All bariatric patients are made aware of the side effects of weight loss surgery. The emphasis is usually on high risk side-effects and complications. And while post-operative flatulence won’t be added to the problem short list anytime soon, it is uncomfortable and embarrassing just the same. When compared to dumping syndrome, dehydration or kidney stones, intestinal gas is hardly a call to arms. Regardless of low-grade concern, gas relief after weight loss surgery is most welcomed by the patient.
Intestinal Gas after Weight Loss Surgery
A required change in diet is one of the main reasons for the post-operative flatulence experienced by weight loss surgery patients, says Dr. Walter Medlin a bariatric surgeon who himself underwent the gastric-sleeve surgery in 2008.
The excessive flatulence odor post-operatively is embarrassing to bariatric patients. Because so many have a history as targets for embarrassment they are often more sensitive when caught in awkward situations.
Weight loss surgery causes malabsorptive syndrome. Food and nutrients are not absorbed as well as they were before surgery. When undigested food makes its way to the colon, enzymes and gut bacteria may not adequately absorb it. A by-product of this problem is gas. Read, “Trust Your Gut, Bacteria and Weight Gain.”
Tips for Gas Relief After Weight Loss Surgery
Do not eat quickly. Food already gets to the colon quickly and eating too fast will only speed that up. The bacteria in the colon are better fueled to create excessive gas when you dump undigested food into their home, according to Dr. Medlin.
Avoiding trigger foods is great for gas relief. Alcohol and lactose can be bad, as well the non-digestible sugar sorbitol. Rice may be a good addition to your diet whereas it almost never causes gas.
Do not overeat. Overeating can cause dumping, the rapid movement of undigested foods from the stomach to the small intestine. Symptoms include abdominal cramps and nausea.
Home Remedies for Gas Relief
Simple solutions often get good results. If flatulence after weight loss surgery has become a problem, home remedies for gas relief are worth a try if your doctor is comfortable with it.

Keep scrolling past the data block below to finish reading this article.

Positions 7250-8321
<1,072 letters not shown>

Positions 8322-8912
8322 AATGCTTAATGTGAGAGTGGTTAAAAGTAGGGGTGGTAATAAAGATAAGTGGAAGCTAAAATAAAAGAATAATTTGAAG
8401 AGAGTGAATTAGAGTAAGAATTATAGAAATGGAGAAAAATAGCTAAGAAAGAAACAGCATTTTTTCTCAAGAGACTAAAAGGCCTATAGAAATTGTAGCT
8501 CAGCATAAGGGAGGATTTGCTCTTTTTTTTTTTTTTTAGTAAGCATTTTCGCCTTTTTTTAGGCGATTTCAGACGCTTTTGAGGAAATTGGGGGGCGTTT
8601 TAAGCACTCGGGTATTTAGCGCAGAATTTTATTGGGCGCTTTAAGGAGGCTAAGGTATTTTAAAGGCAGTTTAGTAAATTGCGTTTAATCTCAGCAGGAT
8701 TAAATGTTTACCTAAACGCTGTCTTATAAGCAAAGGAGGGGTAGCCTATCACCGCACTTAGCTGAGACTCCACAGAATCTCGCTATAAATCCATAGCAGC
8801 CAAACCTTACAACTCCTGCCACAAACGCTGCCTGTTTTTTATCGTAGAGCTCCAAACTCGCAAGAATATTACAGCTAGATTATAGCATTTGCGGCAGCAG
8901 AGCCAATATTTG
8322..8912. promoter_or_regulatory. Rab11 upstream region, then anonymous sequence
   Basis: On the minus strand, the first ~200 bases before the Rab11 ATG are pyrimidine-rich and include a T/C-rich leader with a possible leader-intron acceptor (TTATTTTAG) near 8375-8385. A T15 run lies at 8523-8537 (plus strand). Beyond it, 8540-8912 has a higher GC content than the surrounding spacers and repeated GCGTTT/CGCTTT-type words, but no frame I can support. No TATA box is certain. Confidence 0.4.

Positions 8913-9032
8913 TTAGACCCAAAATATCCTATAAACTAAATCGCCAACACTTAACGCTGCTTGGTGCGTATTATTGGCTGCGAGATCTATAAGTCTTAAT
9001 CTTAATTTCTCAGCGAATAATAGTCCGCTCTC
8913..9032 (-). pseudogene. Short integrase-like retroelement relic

Ginger can soothe the digestive tract and help relieve gas, bloating and cramps. Ginger can be cut and added to hot water and honey or taken as a daily supplement. It also can be used when cooking or baking.
Peppermint tea calms the stomach and helps relieve gas pain. It is best to drink at night.
Warm lemon water in the morning can help to flush the digestive system and also help to rehydrate.
Additionally, it is worth noting that a resection or bypass of the small intestine usually leads to malabsorption and a loss of magnesium. Magnesium helps to move stools through the intestine and provide gas relief. It can be taken as a daily supplement.
Kasia J. Przechodzka, a clinical nutritionist, warns most supplement brands on the market aren’t medical-grade so they aren’t tested for purity and potency. Many contain a lot of fillers and fibers that can cause gastric distress. Kasia recommends brands Thorne Research and Designs for Health for magnesium and other supplements.
Farts are No Laughing Matter
While there is still a “pull my finger” silliness associated with flatulence, bloating and cramps are uncomfortable — and there is always the embarrassment factor. The subject of gas relief might invite a smirk or two, but for the weight loss surgery patient it is no laughing matter.
In good health,
Content is the opinion of the author and does not constitute or is a replacement for medical advice.
Photo by Ohmega1982 @ freedigitalphotos.net